By Lizann Lightfoot

Today, America has a new First Lady. Like all First Ladies before her, Melania Trump will be known for her husband’s career more than her own.

Military spouses can relate to this situation. Even a military spouse who has more education than their service member and a higher earning potential will still be called a military dependent. Just as many military spouses struggle to define themselves outside the shadow of their spouse’s military career, the new First Lady will also have to grow into her role.

Like military spouses, each First Lady forges a unique path

Each military spouse forges their own path, just as each First Lady has. Some First Ladies were simply good entertainers, but many First Ladies have been shining examples of strength and independence. While they all had different personalities, every First Lady has filled the role with their own unique talents. Here are a few of their accomplishments:

Abigail Smith Adams from Flickr via Wylio
© 2013 U.S. Embassy The Hague, Flickr | CC-BY-ND | via Wylio

Abigail Adams, wife of John Adams, knew all about long separation from her husband and keeping the home fires burning because of his political career. Military spouses can relate to the supportive and emotional letters that she wrote him during the American Revolution.

Image from page 366 of
© 1902 Internet Archive Book Images, Flickr | PD | via Wylio

Abigail Fillmore, wife of Millard Fillmore, was actually one of her husband’s teachers in school, because she was older than him. As First Lady, she created the White House library.

Caroline Harrison, wife of Benjamin Harrison, had a degree in music. She modernized the White House by adding electricity. She also fought for women’s rights and became the first President-General of the Daughters of the American Revolution.

Image result for edith wilson

Edith Wilson was president Woodrow Wilson’s second wife. When he suffered a stroke during his presidency, the First Lady took charge, making daily decisions and deciding what information to take to the president.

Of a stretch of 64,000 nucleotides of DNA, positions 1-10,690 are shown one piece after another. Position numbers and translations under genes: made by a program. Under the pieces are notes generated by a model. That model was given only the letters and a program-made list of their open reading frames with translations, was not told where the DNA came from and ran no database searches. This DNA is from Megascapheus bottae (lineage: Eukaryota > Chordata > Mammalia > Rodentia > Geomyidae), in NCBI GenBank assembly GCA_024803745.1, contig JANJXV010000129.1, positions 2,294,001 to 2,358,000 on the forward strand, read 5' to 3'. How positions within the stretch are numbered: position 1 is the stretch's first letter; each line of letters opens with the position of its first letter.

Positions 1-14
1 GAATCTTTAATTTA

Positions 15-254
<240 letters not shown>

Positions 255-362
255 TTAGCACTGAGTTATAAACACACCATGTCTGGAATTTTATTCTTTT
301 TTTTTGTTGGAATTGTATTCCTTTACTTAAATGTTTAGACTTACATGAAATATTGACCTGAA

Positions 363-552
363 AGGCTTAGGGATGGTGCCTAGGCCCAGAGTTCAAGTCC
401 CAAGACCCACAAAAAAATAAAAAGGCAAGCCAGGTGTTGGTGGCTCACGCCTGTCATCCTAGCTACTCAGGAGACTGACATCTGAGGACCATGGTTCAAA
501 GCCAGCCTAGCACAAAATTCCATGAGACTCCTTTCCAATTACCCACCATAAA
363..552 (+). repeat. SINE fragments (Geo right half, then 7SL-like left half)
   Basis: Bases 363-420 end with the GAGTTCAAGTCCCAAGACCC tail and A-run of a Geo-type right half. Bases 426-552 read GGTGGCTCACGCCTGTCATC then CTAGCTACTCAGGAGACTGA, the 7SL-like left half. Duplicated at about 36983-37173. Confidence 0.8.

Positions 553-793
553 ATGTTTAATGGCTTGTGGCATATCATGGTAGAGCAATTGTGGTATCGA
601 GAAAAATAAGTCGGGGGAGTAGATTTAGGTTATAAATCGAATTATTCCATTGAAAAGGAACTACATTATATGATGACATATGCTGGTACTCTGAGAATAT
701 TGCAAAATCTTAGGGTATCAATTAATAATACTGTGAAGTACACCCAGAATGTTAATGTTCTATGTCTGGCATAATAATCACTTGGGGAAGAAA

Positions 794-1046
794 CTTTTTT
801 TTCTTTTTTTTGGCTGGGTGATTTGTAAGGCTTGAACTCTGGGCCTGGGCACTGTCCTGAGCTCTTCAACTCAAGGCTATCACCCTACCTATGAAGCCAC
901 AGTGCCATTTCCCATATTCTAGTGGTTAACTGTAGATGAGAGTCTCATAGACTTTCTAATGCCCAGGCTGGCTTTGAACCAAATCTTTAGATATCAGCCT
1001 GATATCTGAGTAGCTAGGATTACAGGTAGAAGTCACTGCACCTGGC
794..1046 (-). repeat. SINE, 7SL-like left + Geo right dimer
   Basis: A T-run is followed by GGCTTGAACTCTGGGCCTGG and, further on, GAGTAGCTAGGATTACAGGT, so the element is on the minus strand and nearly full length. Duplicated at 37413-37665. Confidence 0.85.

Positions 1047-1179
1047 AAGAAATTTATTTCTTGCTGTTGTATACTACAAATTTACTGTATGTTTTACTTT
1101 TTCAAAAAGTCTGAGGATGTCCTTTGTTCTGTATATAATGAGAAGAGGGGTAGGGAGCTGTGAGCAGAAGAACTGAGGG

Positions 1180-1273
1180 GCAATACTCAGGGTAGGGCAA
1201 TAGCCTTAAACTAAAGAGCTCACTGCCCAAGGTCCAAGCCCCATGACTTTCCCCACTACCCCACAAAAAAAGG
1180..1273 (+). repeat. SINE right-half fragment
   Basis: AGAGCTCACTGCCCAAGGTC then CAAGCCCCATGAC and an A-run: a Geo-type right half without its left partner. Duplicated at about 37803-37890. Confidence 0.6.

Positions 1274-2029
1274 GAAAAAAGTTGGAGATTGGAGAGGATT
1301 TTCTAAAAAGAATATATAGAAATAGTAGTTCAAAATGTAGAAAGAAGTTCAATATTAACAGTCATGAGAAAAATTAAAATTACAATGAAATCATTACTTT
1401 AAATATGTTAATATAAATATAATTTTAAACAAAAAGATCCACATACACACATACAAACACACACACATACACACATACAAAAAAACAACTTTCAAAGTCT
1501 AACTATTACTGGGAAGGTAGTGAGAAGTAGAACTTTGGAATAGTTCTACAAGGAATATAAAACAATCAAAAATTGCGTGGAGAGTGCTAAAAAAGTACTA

Image result for lou hoover first lady

Lou Hoover, wife of Herbert Hoover, was a national political figure before her husband was elected president. During World War I, she established the American Women’s War Relief Fund, and was the first First Lady to deliver radio broadcasts.

Image result for eleanor roosevelt first lady

Eleanor Roosevelt, wife of Franklin Roosevelt, was one of America’s most influential First Ladies, possibly because she was the only one to have the position for 12 years! She used her role to support New Deal proposals and to fight for Civil Rights and women’s rights. She was the first First Lady to hold her own Press Conferences. She was on the board of the NAACP (the National Association for the Advancement of Colored People). After World War II, Eleanor Roosevelt helped form the United Nations, and was the first chairman of the UN Human Rights Commission.

Image result for mamie eisenhower first lady

Mamie Eisenhower knew the challenges of being a military wife and a First Lady. But she was no ordinary ‘dependent.’ She fought for veterans’ rights and made steps to end segregation.

Image result for jackie kennedy

Jackie Kennedy, wife of John F Kennedy, had a degree in French literature. She was a popular First Lady, renowned for her fashion sense and for redecorating the White House.

Image result for lady bird johnson first lady

Lady Bird Johnson was an environmentalist who focused her efforts on land and wildlife preservation. For her efforts, she was later awarded the Medal of Freedom by President Ford.

Betty Ford, wife of Gerald Ford, was one of the most outspoken First Ladies. She openly discussed psychiatric treatment, her mastectomy, and breast cancer awareness. She also supported the Equal Rights Amendment and abortion rights.

Rosalynn Carter, wife of Jimmy Carter, was the first First Lady to attend Cabinet meetings. She became the honorary chair of the President’s Commission on Mental Health.

Our modern First Ladies have all pursued numerous programs to improve the quality of American lives, particularly in the areas of nutrition (Michelle Obama), health (Hillary Clinton), literacy (Laura Bush), and education (Barbara Bush).

Melania Trump may be different from every First Lady before her. And that’s OK.

Today, Melania Trump enters the White House with some very big shoes to fill. Probably, she feels like many new military spouses, who find themselves uprooted and overwhelmed. Just as every military spouse eventually finds their place in the community and becomes a stronger individual, the new First Lady will find her way to contribute to America.

File:Five U.S. first ladies in 2013.jpg

Ultimately, whether she is outspoken like Betty Ford, a public activist like Eleanor Roosevelt, or a model of fashion and dignity like Jackie Kennedy, Melania Trump will go down in history as President Trump’s wife. She has an opportunity to contribute to improving America. No matter what she does, she will be so much more than a dependent. Just like any military spouse is.